First, set up the source point. How the source point is selected depends on the application you are using. You will need to check the instructions. The idea is that there will be a cursor icon for sensing the source and a painting icon for where the cloning will be done. In the next picture you can see how I have cloned a little from the harness from the surrounding area. The round icon is the painting tool, the cross-hair is the source tool. As you move the painting tool the cross-hair moves with it.

To replicate textures, use near-by similar surfaces

You will see that I have done some cloning in two places. The cursor is currently cloning over the area of the harness, collecting the source from the surrounding green bokeh.

Placing your clone tool sensor

You can place the sensor cursor at any angle or distance to the painter cursor. You will see if you look carefully, that I have also done some cloning on the leg. Part of the harness has been removed there. You will notice that the leg has a scaly texture. I had to work close to the harness with the cross-hairs north of the area I was cloning. This allows me to pick up the texture and deposit it on the harness area. If you run over the same area as you have just cloned you get a repeating pattern. So, use short strokes. Change the sensor cross-hairs after each stroke or spot you clone.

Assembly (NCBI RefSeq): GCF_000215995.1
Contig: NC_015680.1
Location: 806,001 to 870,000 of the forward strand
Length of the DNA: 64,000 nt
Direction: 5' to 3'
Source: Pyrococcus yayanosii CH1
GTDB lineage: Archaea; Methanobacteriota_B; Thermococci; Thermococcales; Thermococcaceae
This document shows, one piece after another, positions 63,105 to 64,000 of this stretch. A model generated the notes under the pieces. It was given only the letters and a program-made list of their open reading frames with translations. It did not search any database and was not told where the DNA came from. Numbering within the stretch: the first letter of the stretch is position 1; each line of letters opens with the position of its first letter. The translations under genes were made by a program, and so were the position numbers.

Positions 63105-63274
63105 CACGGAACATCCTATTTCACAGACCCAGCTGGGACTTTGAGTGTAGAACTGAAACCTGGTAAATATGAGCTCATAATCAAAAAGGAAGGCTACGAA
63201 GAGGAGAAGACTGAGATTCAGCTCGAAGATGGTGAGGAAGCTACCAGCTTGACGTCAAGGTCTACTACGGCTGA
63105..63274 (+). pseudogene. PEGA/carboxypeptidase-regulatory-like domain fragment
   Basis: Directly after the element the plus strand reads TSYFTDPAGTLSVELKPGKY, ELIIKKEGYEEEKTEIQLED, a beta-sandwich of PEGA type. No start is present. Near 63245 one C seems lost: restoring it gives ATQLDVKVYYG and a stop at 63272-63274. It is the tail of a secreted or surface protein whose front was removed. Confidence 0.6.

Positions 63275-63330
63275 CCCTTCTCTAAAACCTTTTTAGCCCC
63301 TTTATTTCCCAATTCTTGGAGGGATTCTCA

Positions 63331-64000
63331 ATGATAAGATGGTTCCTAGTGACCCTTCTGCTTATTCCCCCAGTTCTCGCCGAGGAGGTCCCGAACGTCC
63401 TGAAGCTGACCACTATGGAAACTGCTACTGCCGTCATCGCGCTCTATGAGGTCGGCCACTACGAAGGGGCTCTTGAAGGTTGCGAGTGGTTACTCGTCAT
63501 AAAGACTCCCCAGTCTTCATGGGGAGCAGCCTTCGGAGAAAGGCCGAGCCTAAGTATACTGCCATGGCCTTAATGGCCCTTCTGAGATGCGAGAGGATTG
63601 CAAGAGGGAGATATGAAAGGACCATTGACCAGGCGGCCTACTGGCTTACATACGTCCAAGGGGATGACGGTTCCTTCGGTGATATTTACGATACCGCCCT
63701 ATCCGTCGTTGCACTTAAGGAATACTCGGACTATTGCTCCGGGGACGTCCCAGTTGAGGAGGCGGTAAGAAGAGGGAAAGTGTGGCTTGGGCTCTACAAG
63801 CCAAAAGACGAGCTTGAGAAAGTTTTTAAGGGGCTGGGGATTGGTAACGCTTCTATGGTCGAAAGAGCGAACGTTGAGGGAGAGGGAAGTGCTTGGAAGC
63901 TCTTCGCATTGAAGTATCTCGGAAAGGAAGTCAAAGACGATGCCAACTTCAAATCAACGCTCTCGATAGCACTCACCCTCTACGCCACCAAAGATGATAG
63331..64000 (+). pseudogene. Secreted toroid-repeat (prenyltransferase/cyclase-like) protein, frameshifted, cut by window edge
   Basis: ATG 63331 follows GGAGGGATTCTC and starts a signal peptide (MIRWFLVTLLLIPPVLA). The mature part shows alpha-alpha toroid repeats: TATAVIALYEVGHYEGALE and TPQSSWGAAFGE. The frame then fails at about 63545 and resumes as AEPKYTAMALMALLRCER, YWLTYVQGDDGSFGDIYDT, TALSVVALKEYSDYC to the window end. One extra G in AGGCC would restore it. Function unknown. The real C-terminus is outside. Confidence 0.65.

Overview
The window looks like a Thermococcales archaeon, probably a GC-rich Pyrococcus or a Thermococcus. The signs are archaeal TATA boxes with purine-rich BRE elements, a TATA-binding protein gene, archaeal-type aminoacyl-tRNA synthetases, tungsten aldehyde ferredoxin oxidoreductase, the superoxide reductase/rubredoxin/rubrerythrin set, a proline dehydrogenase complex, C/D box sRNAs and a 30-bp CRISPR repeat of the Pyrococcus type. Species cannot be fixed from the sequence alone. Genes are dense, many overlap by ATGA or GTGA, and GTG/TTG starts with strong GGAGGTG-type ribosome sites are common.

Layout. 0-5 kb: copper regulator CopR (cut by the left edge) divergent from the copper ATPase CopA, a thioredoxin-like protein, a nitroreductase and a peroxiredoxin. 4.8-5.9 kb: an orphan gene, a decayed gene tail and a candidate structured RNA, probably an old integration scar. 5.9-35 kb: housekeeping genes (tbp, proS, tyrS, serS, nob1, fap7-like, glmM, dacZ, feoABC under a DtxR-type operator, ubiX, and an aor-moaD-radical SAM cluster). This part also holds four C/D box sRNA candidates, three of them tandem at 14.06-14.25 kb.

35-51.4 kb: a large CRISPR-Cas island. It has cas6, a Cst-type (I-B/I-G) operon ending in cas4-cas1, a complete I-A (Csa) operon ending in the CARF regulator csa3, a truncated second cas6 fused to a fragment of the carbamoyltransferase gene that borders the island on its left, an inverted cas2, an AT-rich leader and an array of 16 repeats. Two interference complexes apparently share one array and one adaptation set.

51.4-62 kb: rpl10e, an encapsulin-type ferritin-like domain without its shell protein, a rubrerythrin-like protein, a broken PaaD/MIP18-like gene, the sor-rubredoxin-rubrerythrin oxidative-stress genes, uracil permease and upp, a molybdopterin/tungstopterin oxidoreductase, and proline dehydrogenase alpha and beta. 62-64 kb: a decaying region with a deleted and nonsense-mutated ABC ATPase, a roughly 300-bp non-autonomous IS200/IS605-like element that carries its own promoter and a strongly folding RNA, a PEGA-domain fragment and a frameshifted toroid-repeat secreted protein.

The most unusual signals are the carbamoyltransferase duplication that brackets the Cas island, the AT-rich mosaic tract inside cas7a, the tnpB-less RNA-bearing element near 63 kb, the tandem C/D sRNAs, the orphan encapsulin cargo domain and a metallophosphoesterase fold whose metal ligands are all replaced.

The source point can be anywhere. In this image I have shown the positions I took the clone from for the leg and the harness part off the leg.

The source point can be anywhere. The image shows the positions for the clone from the leg texture and the harness part sticking out from the leg.

Three common problems

When just starting it is easy to just clone away until the job is done. However, when you stand back there are frequently three things wrong – lines are not straight any more; repeating patterns show up; big clone spots show up. To counter all three of these errors it is best to work in very close to the area you are working on. Make tiny changes each stroke. They are less likely to be noticed. They blend in together better and have less impact on the picture as a whole.

As you can see from the black icons in the image the painting circle is very close to the leg edge. To get lines back you have to work with the edge of the circle, as I have done here. Just skim it along the line to straighten it from one side. Then, working from the other side (in this case on the leg) work that side too. Work from side to side. Gently skim it into a straight line. Keep working until you are satisfied your work will not be noticed when you zoom out. Here is the finished leg.

Now the tools are out of the way, you can see how the lines, shades, textures and colours are all blended and maintained.

Now the tools are out of the way, you can see how the lines, shades, textures and colours are all blended and maintained.

Working zoomed-in is critical